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The Penny is Alive and Well (And So is Punk)

I thought the penny was dead. Evidently, Jim Lindberg didn’t get the memo. I kid of course, but it’s hard to believe that Pennywise is still around after all these years. Whereas many punk bands have had a short lifespan (Black Flag), gone through numerous line-up changes (Social Distortion), hiatuses (SNFU); Pennywise has had 25 successful years relatively unscathed. Formed in 1988, three of the four original band members are still with the band: Lindberg, guitarist Fletcher Dragge and drummer Byron McMackin. (Original bassist Jason Thirsk committed suicide in 1996). Not bad for a group of rabble-rousers.

The show itself was quite good. Amidst the vaporizers, puffs of smoke, moshing, shirtless men, and numerous pints of alcohol, was a band who knew how to party. For me, the best way to judge a band of this nature is by the audience. Granted, I was born the year Pennywise formed, am a child the 1990s/early noughts, and thus didn’t appreciate punk until many of its greats had gone by the wayside, I still enjoy a foul-mouthed show. Which is exactly what this was. When Lindberg wasn’t singing like a cross between a rocker and an MC and Dragge wasn’t shredding his guitar like a giant, they were cursing left, right, and centre, which is exactly what punk fans enjoy. (During one song, rather than having fans put up the rock symbol, Lindberg had the entire audience throw up their middle fingers).

As a somewhat outside observer, it was an interesting show to take in. Cups of beer being thrown on the stage, drunks getting kicked out, and headbanging galore. And yet, Lindberg was in control the entire time. The musicianship of the band was second to none. Dragge was excellent on his custom made RG420 Guitar – the man is 6’8 after all -, Randy Bradbury was a solid and steady bass player, and McMackin kept the show alive and kicking on the drums. Lindberg was not afraid to – as Bruce Dickinson said – explore the space.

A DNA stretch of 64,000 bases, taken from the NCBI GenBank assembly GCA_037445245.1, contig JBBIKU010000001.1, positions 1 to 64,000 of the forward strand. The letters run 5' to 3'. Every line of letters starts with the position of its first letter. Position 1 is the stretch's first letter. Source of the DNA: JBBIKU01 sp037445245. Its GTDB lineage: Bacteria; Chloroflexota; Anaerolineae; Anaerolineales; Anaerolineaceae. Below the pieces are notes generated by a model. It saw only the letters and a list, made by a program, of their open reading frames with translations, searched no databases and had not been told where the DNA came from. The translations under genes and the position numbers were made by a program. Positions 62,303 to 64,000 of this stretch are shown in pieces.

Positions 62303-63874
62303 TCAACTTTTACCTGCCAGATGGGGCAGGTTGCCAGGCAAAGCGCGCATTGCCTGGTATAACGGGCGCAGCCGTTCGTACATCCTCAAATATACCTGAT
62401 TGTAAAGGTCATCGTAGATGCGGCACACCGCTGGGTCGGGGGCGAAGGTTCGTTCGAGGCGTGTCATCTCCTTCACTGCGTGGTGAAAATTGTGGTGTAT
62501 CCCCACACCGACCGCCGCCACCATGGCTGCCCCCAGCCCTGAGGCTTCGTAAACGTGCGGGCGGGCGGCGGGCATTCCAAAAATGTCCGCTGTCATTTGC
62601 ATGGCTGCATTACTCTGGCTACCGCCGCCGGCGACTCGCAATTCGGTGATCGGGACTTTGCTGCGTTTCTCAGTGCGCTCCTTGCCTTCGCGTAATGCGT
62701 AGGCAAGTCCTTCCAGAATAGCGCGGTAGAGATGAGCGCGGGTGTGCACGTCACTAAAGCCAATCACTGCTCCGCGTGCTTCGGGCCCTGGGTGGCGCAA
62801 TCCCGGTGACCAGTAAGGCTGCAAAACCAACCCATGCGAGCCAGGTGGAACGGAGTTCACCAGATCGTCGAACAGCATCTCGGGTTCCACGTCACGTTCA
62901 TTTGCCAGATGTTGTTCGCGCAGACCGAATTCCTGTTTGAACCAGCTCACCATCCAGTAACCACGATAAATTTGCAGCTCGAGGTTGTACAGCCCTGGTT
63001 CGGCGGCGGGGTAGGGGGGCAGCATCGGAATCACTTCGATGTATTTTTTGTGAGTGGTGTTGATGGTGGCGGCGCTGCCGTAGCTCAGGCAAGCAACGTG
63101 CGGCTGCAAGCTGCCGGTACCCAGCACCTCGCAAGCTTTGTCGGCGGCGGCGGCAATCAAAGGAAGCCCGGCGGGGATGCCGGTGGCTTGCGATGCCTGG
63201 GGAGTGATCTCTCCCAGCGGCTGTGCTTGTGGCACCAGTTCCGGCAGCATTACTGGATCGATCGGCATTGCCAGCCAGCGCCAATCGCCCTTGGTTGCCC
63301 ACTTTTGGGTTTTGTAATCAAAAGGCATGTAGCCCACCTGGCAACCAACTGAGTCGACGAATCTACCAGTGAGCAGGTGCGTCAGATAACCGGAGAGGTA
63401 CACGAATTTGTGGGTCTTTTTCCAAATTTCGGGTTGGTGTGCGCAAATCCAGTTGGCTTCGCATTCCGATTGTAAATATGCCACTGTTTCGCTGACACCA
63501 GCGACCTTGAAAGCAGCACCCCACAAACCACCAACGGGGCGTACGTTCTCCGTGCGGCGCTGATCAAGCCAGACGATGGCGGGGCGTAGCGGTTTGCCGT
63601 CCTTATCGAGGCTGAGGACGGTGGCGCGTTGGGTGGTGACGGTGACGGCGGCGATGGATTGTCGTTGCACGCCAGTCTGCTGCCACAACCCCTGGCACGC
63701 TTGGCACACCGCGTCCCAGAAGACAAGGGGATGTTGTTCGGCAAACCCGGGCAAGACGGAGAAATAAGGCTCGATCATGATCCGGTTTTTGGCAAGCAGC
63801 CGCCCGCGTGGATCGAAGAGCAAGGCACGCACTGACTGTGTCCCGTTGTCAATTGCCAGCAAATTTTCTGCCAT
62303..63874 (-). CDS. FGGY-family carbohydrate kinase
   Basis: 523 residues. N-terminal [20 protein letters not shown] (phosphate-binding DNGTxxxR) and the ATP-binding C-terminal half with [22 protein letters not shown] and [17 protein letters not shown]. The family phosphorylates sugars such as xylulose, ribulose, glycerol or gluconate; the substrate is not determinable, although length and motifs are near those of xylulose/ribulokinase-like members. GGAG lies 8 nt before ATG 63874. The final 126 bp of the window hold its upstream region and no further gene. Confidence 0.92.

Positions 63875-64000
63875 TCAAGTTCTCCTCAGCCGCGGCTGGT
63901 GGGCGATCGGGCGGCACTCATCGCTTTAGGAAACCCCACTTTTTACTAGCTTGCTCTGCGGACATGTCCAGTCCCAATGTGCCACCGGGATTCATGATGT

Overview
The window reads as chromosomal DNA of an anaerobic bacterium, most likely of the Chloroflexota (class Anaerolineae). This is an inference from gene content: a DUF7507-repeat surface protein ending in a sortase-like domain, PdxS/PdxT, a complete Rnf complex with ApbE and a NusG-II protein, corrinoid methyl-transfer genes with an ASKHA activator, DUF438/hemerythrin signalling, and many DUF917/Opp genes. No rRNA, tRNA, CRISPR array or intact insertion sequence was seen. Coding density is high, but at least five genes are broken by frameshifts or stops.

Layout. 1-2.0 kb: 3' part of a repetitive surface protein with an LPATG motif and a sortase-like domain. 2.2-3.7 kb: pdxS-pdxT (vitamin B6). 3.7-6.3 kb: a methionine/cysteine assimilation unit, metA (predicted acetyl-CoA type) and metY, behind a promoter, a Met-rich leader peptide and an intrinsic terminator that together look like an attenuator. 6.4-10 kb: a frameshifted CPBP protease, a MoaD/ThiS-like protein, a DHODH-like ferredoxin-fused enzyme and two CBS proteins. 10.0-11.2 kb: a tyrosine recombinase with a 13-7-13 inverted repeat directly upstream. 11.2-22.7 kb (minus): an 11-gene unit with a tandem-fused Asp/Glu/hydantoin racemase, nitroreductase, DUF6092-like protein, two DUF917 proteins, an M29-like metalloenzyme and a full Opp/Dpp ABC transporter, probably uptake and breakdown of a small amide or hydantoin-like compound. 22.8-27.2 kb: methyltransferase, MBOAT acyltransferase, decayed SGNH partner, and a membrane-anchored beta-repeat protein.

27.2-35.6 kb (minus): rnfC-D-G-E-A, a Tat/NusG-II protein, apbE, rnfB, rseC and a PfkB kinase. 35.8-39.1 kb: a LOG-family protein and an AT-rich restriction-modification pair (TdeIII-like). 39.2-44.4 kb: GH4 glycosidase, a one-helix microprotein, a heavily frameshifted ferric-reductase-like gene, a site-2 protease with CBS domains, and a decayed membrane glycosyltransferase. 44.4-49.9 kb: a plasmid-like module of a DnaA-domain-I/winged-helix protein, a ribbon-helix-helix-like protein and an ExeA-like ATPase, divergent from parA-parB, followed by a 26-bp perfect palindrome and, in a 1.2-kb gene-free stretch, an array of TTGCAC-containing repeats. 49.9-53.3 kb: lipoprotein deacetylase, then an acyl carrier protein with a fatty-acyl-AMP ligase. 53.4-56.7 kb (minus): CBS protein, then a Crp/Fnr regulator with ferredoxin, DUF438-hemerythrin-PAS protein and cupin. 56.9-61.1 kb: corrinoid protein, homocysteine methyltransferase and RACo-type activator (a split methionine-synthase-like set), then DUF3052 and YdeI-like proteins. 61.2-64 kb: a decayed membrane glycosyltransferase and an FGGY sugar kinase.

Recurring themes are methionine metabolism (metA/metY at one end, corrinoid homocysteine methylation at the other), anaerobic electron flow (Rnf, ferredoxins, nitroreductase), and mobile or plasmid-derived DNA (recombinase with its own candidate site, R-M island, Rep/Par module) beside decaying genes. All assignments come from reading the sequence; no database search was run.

At the same time, Dragge and Lindberg also dispelled some myths about Punks and punk music – namely that they are just a bunch of shit disturbers who have wild parties. That is not what punk music is about. Towards the end of the set, Dragge started to explain why they do what they do. As he explained it, to help people. He recalled how the band received approximately 500 messages over the years from kids who had been thinking of committing suicide, but didn’t after listening to the band’s music. The band saved their lives. (Full Disclosure: during the day of the concert, I myself was going through a rather bad depressive episode. Pennywise definitely lifted me out of my funk). To illustrate this point even further, for the last two numbers, Lindberg brought a wheelchair-bound young man up on stage to join them for the end of the show.

Of course, the band couldn’t let the evening pass without taking a few political shots. Henry Rollins once told me that being punk is about questioning authority, and Pennywise definitely has that aura about them. Which again, punk fans love. Pennywise didn’t have to impress, or blow anybody away. They didn’t pyrotechnics, or flying in from the rafters, or have outrageous costumes. They just needed to be themselves. That’s the thing about punk culture. You can be who you are. Certainly Pennywise knows how to do that. And they do like to party.

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